Fabrication Methods:

There are at least two methods for making such compliant optical windows for the OELGA by injection or transfer molding.

1) Injection molding of PDMS windows onto or into the LGA carrier plane as an integral part of the LGA.

2) Injection molding the PDMS windows into a frame, which would subsequently be fitted to the LGA carrier plane. This is shown in FIGS. 1-6.

3) Another method would be to form the windows by application of a liquid onto a flat optically transparent support structure and allowing surface tension to form the desired curvature.

4) Another method would be to laminate an optically transparent material as the compliant window.

5) Another method would be to dip or otherwise coat the substrate, before the electrical contacts had been formed, into a precursor solution of PDMS. The liquid would form a uniform film over the openings in the manner commonly seen in soap films across a child's toy bubble ring. The PDMS, or other material, would cure in place. This could be performed twice to accomplish slight positive relief. First dip to form the film, and then suspending the LGA carrier plane horizontally, allow the PDMS to cure. Gravity would pull the film slightly downward and it would have this shape permanently upon curing. Then, a second dip could be carried out, or otherwise coated, and the LGA could be suspended horizontally again, but this time with the original top side facing down. Again, a slight curvature would follow the gravitational pull. Upon curing, this would be permanent.

6) One skilled in the art of forming polymer films could easily find many other obvious ways to form films as windows.


FIG. 1: An optoelectronic package consisting of chip module 4 with both electrical and optical communication outputs 8 a printed wiring board 6 (circuit board) a mixed electrical/optical LGA 2 sandwiched between them and providing electrical and optical connectivity at 10 between the two. Package is shown assembled and partly unassembled.

FIG. 2: Arrays 12 of VCSEL (vertical cavity semi conducting emitting laser)/PD (photodiode or photo detector). Embedding self contained optical I/O of this type into module and PWB is one example of how to integrate electronic and optical IO into the same package. In such an application, an LGA (land grid array interposer) is an efficient method to provide connection between both the electrical and optical functions on the module to the electrical and optical functions on the PWB.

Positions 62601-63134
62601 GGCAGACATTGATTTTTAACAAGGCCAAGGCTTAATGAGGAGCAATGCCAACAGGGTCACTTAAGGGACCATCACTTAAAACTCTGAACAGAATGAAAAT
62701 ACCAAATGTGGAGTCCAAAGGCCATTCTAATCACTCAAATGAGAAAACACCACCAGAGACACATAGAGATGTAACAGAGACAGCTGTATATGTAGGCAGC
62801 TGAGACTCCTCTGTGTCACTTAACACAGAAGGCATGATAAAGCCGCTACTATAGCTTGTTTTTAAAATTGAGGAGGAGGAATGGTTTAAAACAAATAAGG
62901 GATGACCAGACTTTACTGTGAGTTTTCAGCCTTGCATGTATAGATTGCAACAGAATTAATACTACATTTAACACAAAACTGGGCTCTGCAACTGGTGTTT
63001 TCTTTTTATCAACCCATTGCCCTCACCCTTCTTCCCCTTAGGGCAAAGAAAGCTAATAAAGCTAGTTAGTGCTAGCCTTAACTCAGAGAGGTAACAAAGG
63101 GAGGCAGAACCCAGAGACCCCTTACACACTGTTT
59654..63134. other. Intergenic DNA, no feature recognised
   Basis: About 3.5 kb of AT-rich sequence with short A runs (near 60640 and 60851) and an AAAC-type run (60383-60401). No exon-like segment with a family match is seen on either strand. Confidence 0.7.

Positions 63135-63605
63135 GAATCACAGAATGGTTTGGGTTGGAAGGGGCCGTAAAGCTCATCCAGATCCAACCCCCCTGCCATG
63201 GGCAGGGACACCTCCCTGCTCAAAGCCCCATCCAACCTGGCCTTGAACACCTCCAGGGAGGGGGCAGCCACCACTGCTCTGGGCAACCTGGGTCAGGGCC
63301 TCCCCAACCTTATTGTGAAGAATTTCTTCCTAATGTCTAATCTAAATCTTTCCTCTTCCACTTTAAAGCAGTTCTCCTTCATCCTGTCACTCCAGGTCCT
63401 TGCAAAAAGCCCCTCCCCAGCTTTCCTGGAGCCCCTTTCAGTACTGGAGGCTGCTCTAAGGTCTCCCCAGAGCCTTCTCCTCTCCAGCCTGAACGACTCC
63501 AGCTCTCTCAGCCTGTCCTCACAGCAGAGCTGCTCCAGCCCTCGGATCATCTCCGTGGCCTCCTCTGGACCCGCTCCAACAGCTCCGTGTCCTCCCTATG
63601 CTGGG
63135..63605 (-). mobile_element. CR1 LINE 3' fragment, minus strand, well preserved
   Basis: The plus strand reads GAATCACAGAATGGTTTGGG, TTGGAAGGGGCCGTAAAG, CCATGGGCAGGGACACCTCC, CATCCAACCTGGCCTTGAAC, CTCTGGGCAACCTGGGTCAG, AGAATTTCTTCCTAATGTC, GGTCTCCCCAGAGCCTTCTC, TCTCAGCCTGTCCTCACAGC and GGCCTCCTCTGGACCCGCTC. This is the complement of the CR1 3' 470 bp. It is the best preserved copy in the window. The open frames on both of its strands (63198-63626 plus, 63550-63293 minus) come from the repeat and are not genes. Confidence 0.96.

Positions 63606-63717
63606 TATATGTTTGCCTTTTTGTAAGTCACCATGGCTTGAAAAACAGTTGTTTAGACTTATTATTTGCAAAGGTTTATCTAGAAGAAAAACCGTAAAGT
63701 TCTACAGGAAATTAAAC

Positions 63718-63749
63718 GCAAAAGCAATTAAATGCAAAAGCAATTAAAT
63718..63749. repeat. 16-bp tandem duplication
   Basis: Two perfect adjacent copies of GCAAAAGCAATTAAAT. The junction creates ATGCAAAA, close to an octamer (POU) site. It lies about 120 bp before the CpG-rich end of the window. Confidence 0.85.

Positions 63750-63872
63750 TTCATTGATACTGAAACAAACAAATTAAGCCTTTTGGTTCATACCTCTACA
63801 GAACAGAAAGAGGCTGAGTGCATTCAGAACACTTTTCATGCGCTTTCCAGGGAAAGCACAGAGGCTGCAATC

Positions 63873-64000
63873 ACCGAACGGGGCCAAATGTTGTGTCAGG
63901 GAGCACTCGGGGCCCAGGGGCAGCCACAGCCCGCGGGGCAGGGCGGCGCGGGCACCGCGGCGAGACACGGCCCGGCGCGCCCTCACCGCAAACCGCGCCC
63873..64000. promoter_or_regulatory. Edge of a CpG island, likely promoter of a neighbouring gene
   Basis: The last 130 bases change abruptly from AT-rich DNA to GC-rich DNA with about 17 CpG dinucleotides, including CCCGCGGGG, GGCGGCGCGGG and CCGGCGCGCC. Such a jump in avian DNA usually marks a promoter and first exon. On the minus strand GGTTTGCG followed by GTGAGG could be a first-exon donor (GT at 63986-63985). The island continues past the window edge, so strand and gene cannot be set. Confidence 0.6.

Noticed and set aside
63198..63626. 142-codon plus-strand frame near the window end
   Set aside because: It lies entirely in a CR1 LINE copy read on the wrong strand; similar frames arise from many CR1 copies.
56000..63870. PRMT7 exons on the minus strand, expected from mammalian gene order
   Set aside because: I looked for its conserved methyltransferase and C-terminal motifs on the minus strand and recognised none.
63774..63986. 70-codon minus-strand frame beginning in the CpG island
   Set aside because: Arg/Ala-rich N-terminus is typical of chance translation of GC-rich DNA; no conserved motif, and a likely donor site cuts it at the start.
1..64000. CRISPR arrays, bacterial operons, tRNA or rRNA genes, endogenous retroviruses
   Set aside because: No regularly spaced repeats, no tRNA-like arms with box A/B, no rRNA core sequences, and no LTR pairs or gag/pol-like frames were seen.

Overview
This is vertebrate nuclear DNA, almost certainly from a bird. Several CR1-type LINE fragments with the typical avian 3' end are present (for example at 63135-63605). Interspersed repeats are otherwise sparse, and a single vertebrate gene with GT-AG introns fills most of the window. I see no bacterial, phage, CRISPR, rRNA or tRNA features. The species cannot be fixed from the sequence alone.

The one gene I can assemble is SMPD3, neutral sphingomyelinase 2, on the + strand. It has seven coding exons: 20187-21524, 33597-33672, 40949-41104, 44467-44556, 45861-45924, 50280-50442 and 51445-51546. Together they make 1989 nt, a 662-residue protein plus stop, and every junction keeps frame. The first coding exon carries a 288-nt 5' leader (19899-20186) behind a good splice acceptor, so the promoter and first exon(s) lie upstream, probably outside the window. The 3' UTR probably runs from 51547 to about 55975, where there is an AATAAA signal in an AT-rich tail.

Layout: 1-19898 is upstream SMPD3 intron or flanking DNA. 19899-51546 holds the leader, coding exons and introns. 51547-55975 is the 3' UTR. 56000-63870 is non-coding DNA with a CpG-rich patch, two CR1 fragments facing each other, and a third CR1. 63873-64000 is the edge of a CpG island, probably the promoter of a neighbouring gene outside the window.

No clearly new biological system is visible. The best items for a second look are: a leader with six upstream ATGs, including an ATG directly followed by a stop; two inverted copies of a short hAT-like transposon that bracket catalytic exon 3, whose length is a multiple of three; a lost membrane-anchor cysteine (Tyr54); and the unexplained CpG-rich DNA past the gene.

FIG. 3: LGA interposer 50 showing outside frame, grid of electrical contacts 18 and 20 (some left untilled and some populated to demonstrate this design flexibility), a window 22 in the center allowing optical signals to pass. It also shows two linear arrays 24 of optical IO in this window for reference. These would be physically located in the module or PWB but would be visible through the window.

FIG. 4: Isometric view of LGA interposer with grid of electrical contacts and compliant window section in the center to allow optical signals to pass. Also visible is a frame structure 26 around the outside edge of the window 28 which can hold the window material 30 in place in the LGA carrier plane. Also shown are alignment holes 32 (16 of FIG. 2) which would be used to accommodate alignment pins. Since precise alignment is required between the VCSEL and the PD, alignment pins could be rigidly attached to the VCSEL/PD array on the module side (for instance), would then pass through the alignment holes in the LGA compliant window structure, and be inserted into alignment holes in the VCSEL/PD on the PWB.

FIG. 5: Blown up view of FIG. 4 with contacts 20, frame structure 26, window 28, window material 30 and alignment holes 32.

FIG. 6: Blown up view of the window structure section of the mixed electrical optical LGA. Shown are parts: A) Window structure frame 28. This can hold the window and, if present the window carrier sheet, in place in the main LGA carrier frame. It might be constructed of a top frame and a bottom frame that would sandwich the edge of the window carrier sheet (see D). B) alignment holes 32 to accommodate alignment pins extending from the VCSEL/PD on the module to the VCSEL/PD on the PWB. (or visa versa). C) Compliant optical window 30 in positive relief on both sides (facing both up and down relative to the plane). D) window carrier sheet. This can be either an integral part of C being made of the same material as C or could be a separate material with structural rather than optical properties. And example might be kapton film.